That same consideration, however, does not apply once she complained about it. For, as correctly noted by the Union, "each day that Ms. Moran is inappropriately placed in the wage schedule constitutes a new violation of the collective bargaining agreement."

It is a well-recognized principle of arbitral law that such continuing grievances are not time-barred by contractual deadlines, absent express contract language to that effect which is not present here. (2) Accordingly, I find that Moran was not prevented from grieving over this continuing problem and that the timing of her grievance only goes to the question of remedy.

As to the substantive merits of her grievance, the County correctly points out that the contract provides for departmental seniority and that the County in contract negotiations wanted to keep seniority separate because many of the bargaining unit jobs are dissimilar. In addition, the County believes that employees transferring between departments need to be placed on probation to prove themselves over again and in order to prevent unqualified employees from moving into new jobs.

This latter concern, however, can be dealt with by the County itself because it retains the right to determine at the outset whether such employees are qualified. Once that is determined, it is difficult to see why a further probationary period is needed. Indeed, Jerome Klos, the County's attorney and chief negotiator, admitted on cross-examination, "That's true" -- i.e., that the Union's grievance does not affect who the County selects.

Furthermore, the only stated seniority exception in Article VI of the contract relates to separate departmental seniority "for the purposes of promotions and vacations selections", hence showing that the parties knew how to limit an employee's interdepartmental rights when they wanted to.

The fact that they did not also provide for new probationary rates for inter-departmental transfers shows that no such further limitation was ever agreed to by the parties in the negotiations leading up to the present contract. Rather, the contractual wage schedule contains a unified wage progression schedule which pegs step increases to the amount of time employes work for the County, without any requirement that all of that time must be worked in a particular department.

Furthermore, the Union correctly notes that adoption of the County's position would result in the highly anomalous situation of where, say, a Clerk I with 54 months of service in one department earning $1165.04 a month would begin at the $1006.01 start rate for a Clerk II position in another department; a Clerk II with 54 months of service in a department earning $1210.99 a month would begin at the $1058.90 start rate for a Clerk III in another department; and a Clerk III with 54 months of service in a department and earning $1275.33 a month would begin at the $1098.84 start rate in another department. Absent clear contractual language which is not here, there simply is no basis for assuming that otherwise qualified employees are to receive such wage decreases when they exercise their contractual posting rights.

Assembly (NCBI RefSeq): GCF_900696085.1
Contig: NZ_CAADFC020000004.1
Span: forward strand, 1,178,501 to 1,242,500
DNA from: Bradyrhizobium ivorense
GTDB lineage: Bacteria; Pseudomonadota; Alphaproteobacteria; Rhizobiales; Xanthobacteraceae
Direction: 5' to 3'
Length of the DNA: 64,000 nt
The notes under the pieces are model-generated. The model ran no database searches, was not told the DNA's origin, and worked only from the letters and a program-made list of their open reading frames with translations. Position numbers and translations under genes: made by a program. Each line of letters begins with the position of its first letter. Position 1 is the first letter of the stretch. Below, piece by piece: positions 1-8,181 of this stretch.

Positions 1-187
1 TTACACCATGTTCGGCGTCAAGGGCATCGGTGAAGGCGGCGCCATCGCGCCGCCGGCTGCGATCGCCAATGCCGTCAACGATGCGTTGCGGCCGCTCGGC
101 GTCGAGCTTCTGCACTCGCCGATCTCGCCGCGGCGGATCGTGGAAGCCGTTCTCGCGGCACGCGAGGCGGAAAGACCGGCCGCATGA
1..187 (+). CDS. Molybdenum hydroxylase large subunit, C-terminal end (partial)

Moreover, adoption of the County's position would lead to the anomalous situation of where employes changing jobs within a department would not have to start over at a probationary rate, (3) while employes moving to other departments would. Again, absent clear contract language, there is no reasonable basis for concluding that employes should be treated so differently.

As a result, the contractual job posting language in Article VIII must be read as providing that successful transfer applicants are not required to start over again at a probationary rate, as no such qualifying language provides for that in any part of the contract.

In light of the above, it is my


1. That the grievance is arbitrable.

2. That the County violated the contract when it continued to pay grievant Debra J. Moran one step lower than she otherwise was entitled to had she been properly placed at Step 1 when she became an Income Maintenance Assistant.

3. That as a remedy, the County shall make her whole by paying to her the step and wages she lost from May 8, 1991, onward - including the time she has spent in subsequent positions - and by now placing her at the correct pay step which is commensurate to her total length of service.

4. That to resolve any questions over application of this Award, I shall maintain my jurisdiction for at least thirty (30) days.

Dated at Madison, Wisconsin this 5th day of June, 1992.

By Amedeo Greco /s/

Amedeo Greco, Arbitrator

1/ There, the parties waived the tripartite arbitration panel provided for in the contract and the twenty-day time limit for issuing this Award.

2/ Elkouri and Elkouri, How Arbitration Works, BNA, 4th Ed. (1989), p. 197.

3/ The County stipulated at the hearing that employes transferring within their own departments do not have to start over again at the probationary rates.